Trade Secret Liability for the Sony Hacks
In the wake of one of the most devastating corporate hacks in history, Sony Pictures Entertainment (“SPE”) has been forced to watch a torrent of secret documents, lurid exchanges, and employees’ personal information flood the far reaches of the internet. SPE, in an apparent attempt to stem the tide of the leaks, recently demanded that major news organizations stop publishing hacked information. While these demands raise a whole host of legal questions the vast majority of which are well beyond the scope of this post perhaps the most intriguing ground raised by SPE is trade secret protection. Though often underutilized, trade secret law protects a remarkably wide range of subject matter, potentially including much of the hacked SPE information.
The moniker “trade secret” most often conjures up images of drink formulas and blends of herbs and spices, but in practice, trade secrets more commonly include customer lists, business plans, or processes used to increase efficiency. This is just the tip of the iceberg, however, as a trade secret can be virtually any form of information, including compilations, programs, devices, or processes. What really makes information a trade is secret is that it (1) is the subject of reasonable efforts to maintain its secrecy and (2) derives economic value from not being generally known or readily ascertainable.
Turning to the specific information hacked from SPE, it is, of course, questionable that the stolen items were subject to sufficient efforts to maintain their secrecy considering the success and extent of the hacks. The law does not generally require extraordinary efforts by businesses, but in a modern era of massive data breaches and international information leaks, this case may present interesting insight into what anti-hacking measures are to be expected of large businesses. Until more details are unveiled, we can only assume, based on Sony’s past efforts to bolster its cybersecurity after attacks on its PlayStation Network, that SPE had some passable cybersecurity system in place.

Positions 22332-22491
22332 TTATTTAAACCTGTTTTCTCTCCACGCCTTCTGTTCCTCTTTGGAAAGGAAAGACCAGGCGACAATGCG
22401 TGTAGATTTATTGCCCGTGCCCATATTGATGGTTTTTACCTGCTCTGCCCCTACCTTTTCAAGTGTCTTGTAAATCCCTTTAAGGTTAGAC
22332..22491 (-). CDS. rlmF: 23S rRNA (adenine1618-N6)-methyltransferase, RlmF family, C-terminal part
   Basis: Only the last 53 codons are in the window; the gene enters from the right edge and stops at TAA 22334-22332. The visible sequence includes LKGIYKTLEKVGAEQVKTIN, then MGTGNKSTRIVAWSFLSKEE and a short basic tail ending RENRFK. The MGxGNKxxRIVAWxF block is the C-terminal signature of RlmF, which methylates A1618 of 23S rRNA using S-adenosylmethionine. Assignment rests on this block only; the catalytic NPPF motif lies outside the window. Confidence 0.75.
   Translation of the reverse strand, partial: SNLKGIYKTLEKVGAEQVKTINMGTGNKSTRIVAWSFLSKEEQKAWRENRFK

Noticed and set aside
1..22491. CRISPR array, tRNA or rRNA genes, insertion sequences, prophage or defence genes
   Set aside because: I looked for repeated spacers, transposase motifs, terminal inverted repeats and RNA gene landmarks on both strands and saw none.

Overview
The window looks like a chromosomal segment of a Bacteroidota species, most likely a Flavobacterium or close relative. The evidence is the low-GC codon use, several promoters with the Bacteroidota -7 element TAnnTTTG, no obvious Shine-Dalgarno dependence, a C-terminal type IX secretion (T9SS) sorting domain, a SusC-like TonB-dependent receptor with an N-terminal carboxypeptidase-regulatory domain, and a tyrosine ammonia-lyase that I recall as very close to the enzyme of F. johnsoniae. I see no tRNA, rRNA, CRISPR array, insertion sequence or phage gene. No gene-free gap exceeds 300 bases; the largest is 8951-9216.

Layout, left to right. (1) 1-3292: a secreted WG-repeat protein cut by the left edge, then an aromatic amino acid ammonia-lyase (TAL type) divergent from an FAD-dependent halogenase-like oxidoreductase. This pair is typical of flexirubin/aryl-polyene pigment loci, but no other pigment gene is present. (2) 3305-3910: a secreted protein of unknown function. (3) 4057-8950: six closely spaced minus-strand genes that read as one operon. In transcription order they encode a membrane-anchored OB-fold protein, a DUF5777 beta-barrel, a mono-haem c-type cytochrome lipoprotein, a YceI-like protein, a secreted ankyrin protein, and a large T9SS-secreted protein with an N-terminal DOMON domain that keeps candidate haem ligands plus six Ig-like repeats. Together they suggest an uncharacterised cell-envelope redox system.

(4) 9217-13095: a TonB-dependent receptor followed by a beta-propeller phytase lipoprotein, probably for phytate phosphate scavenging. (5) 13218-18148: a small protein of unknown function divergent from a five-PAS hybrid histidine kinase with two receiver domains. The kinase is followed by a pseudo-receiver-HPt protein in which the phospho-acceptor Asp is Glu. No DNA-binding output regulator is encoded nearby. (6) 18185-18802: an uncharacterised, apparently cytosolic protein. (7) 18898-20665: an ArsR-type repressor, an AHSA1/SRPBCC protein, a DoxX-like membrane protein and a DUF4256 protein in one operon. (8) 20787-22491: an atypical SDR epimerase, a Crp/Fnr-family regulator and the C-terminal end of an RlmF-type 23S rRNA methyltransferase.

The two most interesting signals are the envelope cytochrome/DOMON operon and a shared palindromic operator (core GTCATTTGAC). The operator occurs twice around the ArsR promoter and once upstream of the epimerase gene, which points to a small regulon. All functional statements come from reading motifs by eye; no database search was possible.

While the details of how the hacks occurred are still being investigated, there have been innumerable reports of what was taken. Several items relate to individual projects, including talent aliases and contact information, public relations strategies, and actor payouts. Other items relate to more general business operations, including detailed reports of employee and executive compensation, lists of frequent financial backers, summaries of sales meeting with local TV executives, and film profitability. There is little question that this kind of information could be valuable to competitors looking to enhance their ability to attract talent for new projects or streamline business processes. There is also little question that this information is difficult to acquire by proper means given contractual confidentiality provisions and a general disinclination of celebrities and investors to openly share their contact information with the public. The costs of acquiring this kind of information in the first instance can be incredibly high, and is exactly the kind of investment that SPE has put into acquiring such information that trade secret law seeks to protect.
Of course, just because SPE may have legitimate trade secrets does not explain why news organizations may be liable for publishing those secrets. Although the actual hackers could be liable under a host of criminal and civil laws, there is not yet any indication that they will be identifiable, or even reachable by U.S. authorities. News organizations, however, may be liable for disclosure of the hacked information since trade secret law creates liability for third parties who did not actively participate in stealing secrets. This occurs when the third party further discloses the information despite knowing or having reason to know that it was improperly acquired. In SPE’s situation, news organizations have not only been warned by SPE that the information was wrongfully acquired, but the news organizations themselves have consistently reported on how hackers stole troves of SPE files.
With the essential elements of a trade secret misappropriation claim plausibly established, a news organization may attempt to seek shelter in the First Amendment. Freedom of the press is, after all a fundamental tenet of our society, and courts generally do not want to restrain protected speech. However, this situation is (for now) a rarity, since past cases have generally dealt with very different topics that are central to political debate, e.g., foreign wars and national security. Trade secrets, by contrast, are typically matters of private concern, so the same First Amendment protections may not apply. If a lawsuit were ultimately to take place here, the decision could powerfully affect the way news organizations report hacking incidents for years to come.
How this situation will be resolved is impossible to predict at this point and countless questions remain to be answered. In the meantime, businesses should take this opportunity to reflect on how the potentially broad protections of trade secret law may apply to a wide variety of their proprietary information. Whether an attack comes from a hacker, a corporate spy, or a disgruntled employee, well prepared organizations may be able to recover for trade secret misappropriation from a number of different entities that use or disclose those secrets. All organizations should, therefore, take care to evaluate their methods of protecting trade secrets through contract terms, corporate culture, and technology.
By Robert N. Hunziker, Jr., Esq.